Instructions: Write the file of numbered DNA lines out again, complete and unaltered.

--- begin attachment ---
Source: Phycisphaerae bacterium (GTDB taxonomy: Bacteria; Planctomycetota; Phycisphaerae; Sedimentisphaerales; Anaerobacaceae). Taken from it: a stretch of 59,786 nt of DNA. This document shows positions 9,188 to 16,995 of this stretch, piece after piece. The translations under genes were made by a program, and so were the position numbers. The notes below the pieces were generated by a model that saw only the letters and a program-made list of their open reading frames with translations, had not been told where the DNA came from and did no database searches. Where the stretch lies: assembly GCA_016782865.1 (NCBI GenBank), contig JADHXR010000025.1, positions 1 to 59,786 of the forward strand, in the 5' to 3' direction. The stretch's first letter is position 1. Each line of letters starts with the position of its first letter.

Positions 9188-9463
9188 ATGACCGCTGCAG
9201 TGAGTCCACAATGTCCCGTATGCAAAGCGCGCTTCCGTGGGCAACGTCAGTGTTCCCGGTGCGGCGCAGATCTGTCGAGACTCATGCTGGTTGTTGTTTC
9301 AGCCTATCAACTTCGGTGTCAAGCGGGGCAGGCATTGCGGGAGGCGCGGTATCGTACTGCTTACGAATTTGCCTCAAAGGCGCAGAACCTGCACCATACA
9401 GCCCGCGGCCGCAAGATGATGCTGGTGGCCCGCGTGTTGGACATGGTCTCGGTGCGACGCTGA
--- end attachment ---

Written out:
Source: Phycisphaerae bacterium (GTDB taxonomy: Bacteria; Planctomycetota; Phycisphaerae; Sedimentisphaerales; Anaerobacaceae). Taken from it: a stretch of 59,786 nt of DNA. This document shows positions 9,188 to 16,995 of this stretch, piece after piece. The translations under genes were made by a program, and so were the position numbers. The notes below the pieces were generated by a model that saw only the letters and a program-made list of their open reading frames with translations, had not been told where the DNA came from and did no database searches. Where the stretch lies: assembly GCA_016782865.1 (NCBI GenBank), contig JADHXR010000025.1, positions 1 to 59,786 of the forward strand, in the 5' to 3' direction. The stretch's first letter is position 1. Each line of letters starts with the position of its first letter.

Positions 9188-9463
9188 ATGACCGCTGCAG
9201 TGAGTCCACAATGTCCCGTATGCAAAGCGCGCTTCCGTGGGCAACGTCAGTGTTCCCGGTGCGGCGCAGATCTGTCGAGACTCATGCTGGTTGTTGTTTC
9301 AGCCTATCAACTTCGGTGTCAAGCGGGGCAGGCATTGCGGGAGGCGCGGTATCGTACTGCTTACGAATTTGCCTCAAAGGCGCAGAACCTGCACCATACA
9401 GCCCGCGGCCGCAAGATGATGCTGGTGGCCCGCGTGTTGGACATGGTCTCGGTGCGACGCTGA